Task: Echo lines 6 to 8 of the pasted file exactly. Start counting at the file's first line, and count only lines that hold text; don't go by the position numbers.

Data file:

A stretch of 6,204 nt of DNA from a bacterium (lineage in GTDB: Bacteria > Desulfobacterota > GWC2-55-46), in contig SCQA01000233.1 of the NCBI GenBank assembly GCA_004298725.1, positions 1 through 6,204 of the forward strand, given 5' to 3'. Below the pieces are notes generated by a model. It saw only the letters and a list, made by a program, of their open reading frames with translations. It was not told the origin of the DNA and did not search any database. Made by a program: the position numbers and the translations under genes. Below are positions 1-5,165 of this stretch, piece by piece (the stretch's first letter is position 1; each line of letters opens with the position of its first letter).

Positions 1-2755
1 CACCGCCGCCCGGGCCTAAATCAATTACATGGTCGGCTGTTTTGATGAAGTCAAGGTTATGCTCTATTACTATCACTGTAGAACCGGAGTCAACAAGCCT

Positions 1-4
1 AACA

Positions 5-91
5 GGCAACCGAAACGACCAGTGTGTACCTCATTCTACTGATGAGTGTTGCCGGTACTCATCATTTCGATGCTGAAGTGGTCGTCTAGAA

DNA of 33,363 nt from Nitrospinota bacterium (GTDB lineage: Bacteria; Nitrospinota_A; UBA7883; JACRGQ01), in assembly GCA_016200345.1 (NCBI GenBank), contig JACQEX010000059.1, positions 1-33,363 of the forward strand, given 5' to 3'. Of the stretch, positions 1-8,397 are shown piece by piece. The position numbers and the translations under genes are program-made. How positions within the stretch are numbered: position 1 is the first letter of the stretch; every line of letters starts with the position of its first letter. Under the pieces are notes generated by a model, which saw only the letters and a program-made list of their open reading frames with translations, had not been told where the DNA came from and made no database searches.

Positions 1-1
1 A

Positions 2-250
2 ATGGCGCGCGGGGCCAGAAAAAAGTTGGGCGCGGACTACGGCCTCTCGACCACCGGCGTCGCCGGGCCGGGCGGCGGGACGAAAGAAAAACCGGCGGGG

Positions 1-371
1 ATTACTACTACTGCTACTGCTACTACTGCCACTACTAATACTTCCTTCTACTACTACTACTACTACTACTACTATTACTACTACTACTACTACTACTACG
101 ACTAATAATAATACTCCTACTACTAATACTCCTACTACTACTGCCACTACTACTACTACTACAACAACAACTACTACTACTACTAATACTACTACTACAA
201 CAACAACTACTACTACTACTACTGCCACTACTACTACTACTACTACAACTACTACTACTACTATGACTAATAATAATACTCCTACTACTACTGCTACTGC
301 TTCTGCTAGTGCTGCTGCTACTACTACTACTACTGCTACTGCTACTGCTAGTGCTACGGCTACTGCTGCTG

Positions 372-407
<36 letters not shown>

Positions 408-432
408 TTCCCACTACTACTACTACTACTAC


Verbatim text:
Positions 5-91
5 GGCAACCGAAACGACCAGTGTGTACCTCATTCTACTGATGAGTGTTGCCGGTACTCATCATTTCGATGCTGAAGTGGTCGTCTAGAA

DNA of 33,363 nt from Nitrospinota bacterium (GTDB lineage: Bacteria; Nitrospinota_A; UBA7883; JACRGQ01), in assembly GCA_016200345.1 (NCBI GenBank), contig JACQEX010000059.1, positions 1-33,363 of the forward strand, given 5' to 3'. Of the stretch, positions 1-8,397 are shown piece by piece. The position numbers and the translations under genes are program-made. How positions within the stretch are numbered: position 1 is the first letter of the stretch; every line of letters starts with the position of its first letter. Under the pieces are notes generated by a model, which saw only the letters and a program-made list of their open reading frames with translations, had not been told where the DNA came from and made no database searches.